Available to Minnesota residents since 2008, Transfer on Death Deeds (often referred to by the acronym, TODDs) are an estate planning tool used by many and may allow real property owners to effectively avoid a probate court proceeding without transferring the property through other means.
In general terms, a TODD is a form of deed that once executed and properly recorded by an owner or owners (the “grantor or grantors”) automatically passes ownership of real property to the beneficiary designated in the TODD upon the death of the grantor(s). Because a TODD is only effective upon the death of the grantor(s), no ownership interest in the property is created in the grantee beneficiary until the grantor’s death. The facts that the grantor(s) retains full rights of ownership during lifetime (including the right to otherwise sell or transfer the property) and may also revoke the TODD at any time prior to death, make the TODD a very attractive and easy to use estate planning tool.
With a TODD, the grantee beneficiary does not hold any present interest in the real property and has no ability to pledge or transfer it against the grantor owner’s wishes; thus, the property is not subject to encumbrances by creditors of the grantee beneficiary, and the grantee beneficiary cannot be divested of a share of his or her interest as a result of divorce. Simply put, the owners remain the sole owners of the property up until the moment of his, her, or their deaths.
A big benefit of a TODD is that it typically is much less expensive than other forms of real property transfers and remains one of the main reasons why many real estate owners choose to use it.
While a transfer on death deed can be a useful estate planning tool, individuals and planners alike must be mindful of avoiding some of the traps and potential pitfalls that the use of a TODD may cause.
Upon the death of a grantor owner, title to the real property is automatically transferred to the grantee beneficiary named in the TODD; however, what may sound like a seamless and efficient transfer of ownership just might turn into a serious headache for the new owner without the proper planning in place.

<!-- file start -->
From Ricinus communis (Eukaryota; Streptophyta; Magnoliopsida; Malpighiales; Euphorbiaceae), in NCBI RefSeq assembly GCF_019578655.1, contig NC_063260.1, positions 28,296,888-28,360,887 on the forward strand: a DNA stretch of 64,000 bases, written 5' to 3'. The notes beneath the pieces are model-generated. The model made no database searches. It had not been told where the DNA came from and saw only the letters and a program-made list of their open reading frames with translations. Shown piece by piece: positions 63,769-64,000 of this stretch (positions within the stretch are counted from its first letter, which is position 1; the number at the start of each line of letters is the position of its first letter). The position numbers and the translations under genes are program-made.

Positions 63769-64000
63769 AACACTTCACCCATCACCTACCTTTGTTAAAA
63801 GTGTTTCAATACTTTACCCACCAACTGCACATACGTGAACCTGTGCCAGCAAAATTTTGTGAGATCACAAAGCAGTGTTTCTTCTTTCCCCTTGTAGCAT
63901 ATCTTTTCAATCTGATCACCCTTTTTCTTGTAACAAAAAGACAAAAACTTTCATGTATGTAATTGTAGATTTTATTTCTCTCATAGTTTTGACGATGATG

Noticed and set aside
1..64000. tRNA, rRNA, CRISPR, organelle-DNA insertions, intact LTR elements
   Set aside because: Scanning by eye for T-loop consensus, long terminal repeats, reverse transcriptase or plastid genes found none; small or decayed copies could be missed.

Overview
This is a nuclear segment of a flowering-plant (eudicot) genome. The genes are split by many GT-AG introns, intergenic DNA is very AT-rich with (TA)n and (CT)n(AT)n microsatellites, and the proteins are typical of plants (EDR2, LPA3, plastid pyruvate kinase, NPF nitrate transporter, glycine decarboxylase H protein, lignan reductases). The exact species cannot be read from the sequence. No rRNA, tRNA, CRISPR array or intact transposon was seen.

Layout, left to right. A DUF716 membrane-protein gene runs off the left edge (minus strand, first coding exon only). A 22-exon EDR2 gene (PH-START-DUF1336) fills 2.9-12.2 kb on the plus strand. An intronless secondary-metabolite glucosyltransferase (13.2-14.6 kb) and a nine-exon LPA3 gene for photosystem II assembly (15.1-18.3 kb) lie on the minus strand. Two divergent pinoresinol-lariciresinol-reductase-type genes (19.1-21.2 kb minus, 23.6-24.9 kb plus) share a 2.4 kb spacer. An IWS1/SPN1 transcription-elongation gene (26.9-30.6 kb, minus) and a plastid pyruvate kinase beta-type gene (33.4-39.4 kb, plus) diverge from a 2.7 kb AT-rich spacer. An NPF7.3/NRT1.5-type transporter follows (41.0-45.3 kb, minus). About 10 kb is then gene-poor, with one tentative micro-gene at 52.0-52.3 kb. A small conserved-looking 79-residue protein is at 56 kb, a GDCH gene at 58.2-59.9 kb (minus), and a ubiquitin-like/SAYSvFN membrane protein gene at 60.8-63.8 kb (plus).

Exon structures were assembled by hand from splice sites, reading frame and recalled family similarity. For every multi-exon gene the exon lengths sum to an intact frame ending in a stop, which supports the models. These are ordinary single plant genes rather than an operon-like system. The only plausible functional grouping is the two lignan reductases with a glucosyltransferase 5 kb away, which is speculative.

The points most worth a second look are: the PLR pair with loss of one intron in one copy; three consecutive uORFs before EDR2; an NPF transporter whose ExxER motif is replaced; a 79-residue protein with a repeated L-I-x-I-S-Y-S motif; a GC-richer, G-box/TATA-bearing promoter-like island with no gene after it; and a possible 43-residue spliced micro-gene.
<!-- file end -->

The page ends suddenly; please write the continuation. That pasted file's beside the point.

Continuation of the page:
In the case of Strope-Robinson v. State Farm Fire & Cas. Co., recently affirmed by the Eighth Circuit Court of Appeals, David Strope signed and recorded a transfer on death deed to his house in 2017. The TODD named his niece as the grantee beneficiary to receive the property upon his death. Just a few days later, David died. Unfortunately for David’s niece, within a week after David’s death, David’s ex-wife set the house ablaze.
David’s niece brought a claim against State Farm Insurance for the value of the house on behalf of David’s estate. However, since ownership had automatically passed to her at David’s death, State Farm refused to pay the claim.
The legal argument presented by State Farm was that ownership of the house passed to David’s niece at the moment of David’s death, and therefore the estate did not have an “insurable interest” in the house at the time it was destroyed.
As illustrated by this unfortunate case, it is crucial that individuals using TODDs make sure they check with their insurance provider to have the grantee beneficiary added to their real property insurance policies or notify the grantee beneficiary that they will need to secure their own insurance promptly after the owner’s passing to make certain no lapse in coverage will occur. Proper planning is key.
At Henson Efron, our attorneys have extensive knowledge and experience in tax, trusts, and estate planning. We, in collaboration with your professional advisors, can help ensure your plan continues to align with your intended goals.